Word of warning: Mint is addictive as well as super invasive.
Addictive: I can’t stop finding new varieties I want to grow (of which I buy and do).
Invasive: Grow it in a container or it will take over your entire garden.
I couldn’t help myself when I passed a road stand that had all these amazing mint varieties for $2. $2?!?! I bought apple, chocolate and pineapple mint and rushed home to find a spare container to plant them in. The mint scent lingers on your hands as you plant and it smells fresh and like summer. I have been putting mint in everything lately from salads to my ice cream. It’s been a few years since I’ve had the time to whip out the ice cream maker but I had mint that needed cutting so that’s what I decided to do.
I bought this ice cream maker over 7 years ago at Williams Sonoma after taking a cookbook class there. (ahhhh to have nothing to do on a Wednesday night again). They used to have these classes at the store where you would cook 2 – 3 recipes from a cookbook of the month and then have the dinner you cooked and get a signed copy of the cookbook to take home. I took one on ice cream making and that’s how I left with this equipment. That’s also how I ended up getting into canning too. But both products the canning pot and the ice cream maker are top notch and have lasted years and years.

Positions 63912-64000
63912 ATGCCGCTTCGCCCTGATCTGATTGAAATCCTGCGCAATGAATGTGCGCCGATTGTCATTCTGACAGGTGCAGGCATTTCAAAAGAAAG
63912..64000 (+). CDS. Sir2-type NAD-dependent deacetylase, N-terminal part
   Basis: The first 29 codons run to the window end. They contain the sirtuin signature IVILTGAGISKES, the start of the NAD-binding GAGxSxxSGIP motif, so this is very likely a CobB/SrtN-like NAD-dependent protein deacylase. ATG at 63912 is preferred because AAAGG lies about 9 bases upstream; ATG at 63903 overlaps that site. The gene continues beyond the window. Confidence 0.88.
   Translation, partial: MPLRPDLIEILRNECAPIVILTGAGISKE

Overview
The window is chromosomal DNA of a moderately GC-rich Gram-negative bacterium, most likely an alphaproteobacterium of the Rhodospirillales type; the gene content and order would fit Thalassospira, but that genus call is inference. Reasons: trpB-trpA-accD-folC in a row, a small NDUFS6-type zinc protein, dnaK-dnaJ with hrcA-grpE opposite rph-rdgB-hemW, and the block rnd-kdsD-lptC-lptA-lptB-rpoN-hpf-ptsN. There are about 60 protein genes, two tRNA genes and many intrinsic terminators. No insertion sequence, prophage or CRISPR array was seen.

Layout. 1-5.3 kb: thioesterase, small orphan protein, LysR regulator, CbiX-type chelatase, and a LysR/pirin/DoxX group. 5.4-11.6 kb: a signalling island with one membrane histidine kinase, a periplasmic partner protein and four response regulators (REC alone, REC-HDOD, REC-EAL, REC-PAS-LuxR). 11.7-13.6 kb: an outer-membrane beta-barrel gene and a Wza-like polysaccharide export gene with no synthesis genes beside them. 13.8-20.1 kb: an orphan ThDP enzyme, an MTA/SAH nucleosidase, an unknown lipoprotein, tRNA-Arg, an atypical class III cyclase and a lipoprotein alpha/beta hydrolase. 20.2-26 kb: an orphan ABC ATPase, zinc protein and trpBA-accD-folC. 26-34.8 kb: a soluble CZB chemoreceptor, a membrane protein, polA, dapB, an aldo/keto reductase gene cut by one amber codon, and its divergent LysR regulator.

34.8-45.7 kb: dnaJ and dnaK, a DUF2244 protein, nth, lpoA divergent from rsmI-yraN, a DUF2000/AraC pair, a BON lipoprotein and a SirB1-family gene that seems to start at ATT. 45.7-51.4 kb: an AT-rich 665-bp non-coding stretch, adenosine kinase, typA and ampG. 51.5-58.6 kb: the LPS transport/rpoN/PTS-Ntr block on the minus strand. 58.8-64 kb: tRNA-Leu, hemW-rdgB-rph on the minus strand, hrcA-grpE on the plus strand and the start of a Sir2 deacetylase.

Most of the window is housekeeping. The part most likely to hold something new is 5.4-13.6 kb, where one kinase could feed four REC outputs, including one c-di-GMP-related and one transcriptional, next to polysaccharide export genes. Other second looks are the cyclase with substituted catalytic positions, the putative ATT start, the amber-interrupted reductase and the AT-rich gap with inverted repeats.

The key to having a successful batch of ice cream is temperature. You do not want to scramble the eggs so it’s very important to temper the eggs by whisking constantly and adding a little bit of the heated liquid at a time. By doing this you slowly bring the eggs up to temp by not creating scrambled egg. Nobody likes scrambled eggs in their ice cream.
When you are ready to make your ice cream make sure that the frozen vessel is completely frozen. I made my first round and it was just a little bit loose still and I ended up putting everything back into the fridge and freezer and starting over. Cold batter and frozen container will bring you victory. PS would be really good with this drizzled over top.
Here is what you need:
2 cups of 2% Milk
1 cup of heavy Cream
1.5 Ounces of Fresh Mint leaves, roughly chopped
5 egg yolks
3/4 cup of sugar
- Combine milk and cream in a saucepan over low heat. Add mint leaves to cream mixture and heat until it just starts to simmer. Remove from heat and cover. Let rest an hour or two. You want all that minty goodness to soak into the cream.
- Strain the milk through a sieve into a bowl and scrape to release as much oil as possible before discarding the leaves. In a separate bowl whisk egg yolks and sugar. Discard the egg whites (or use for egg white omelet etc)
- Place the milk mixture back into the saucepan and bring to a simmer, remove from heat before it boils and slowly pour a dabble of the mixture in to the egg yolks whisking constantly. Once the first bit is mixed in slowly pour the mix into the eggs while continuously whisking the eggs until the milk is totally combined in to the egg yolks.
- Pour the mixture back into the saucepan again, put over low heat and stir constantly until the sauce thickens to coat a wood spoon.
- Pour mixture through sieve again, cover and place in the fridge until it’s completely cooled. I ended up just leaving mine in overnight.
- Follow the manufacturers instructions for your ice cream maker. For mine it takes about 17 minutes to churn. Place into a freezer safe bowl ( I found these at sur la table and they work awesome). Freeze 4-5 hours and serve!
recipe adapted from: A beautiful Plate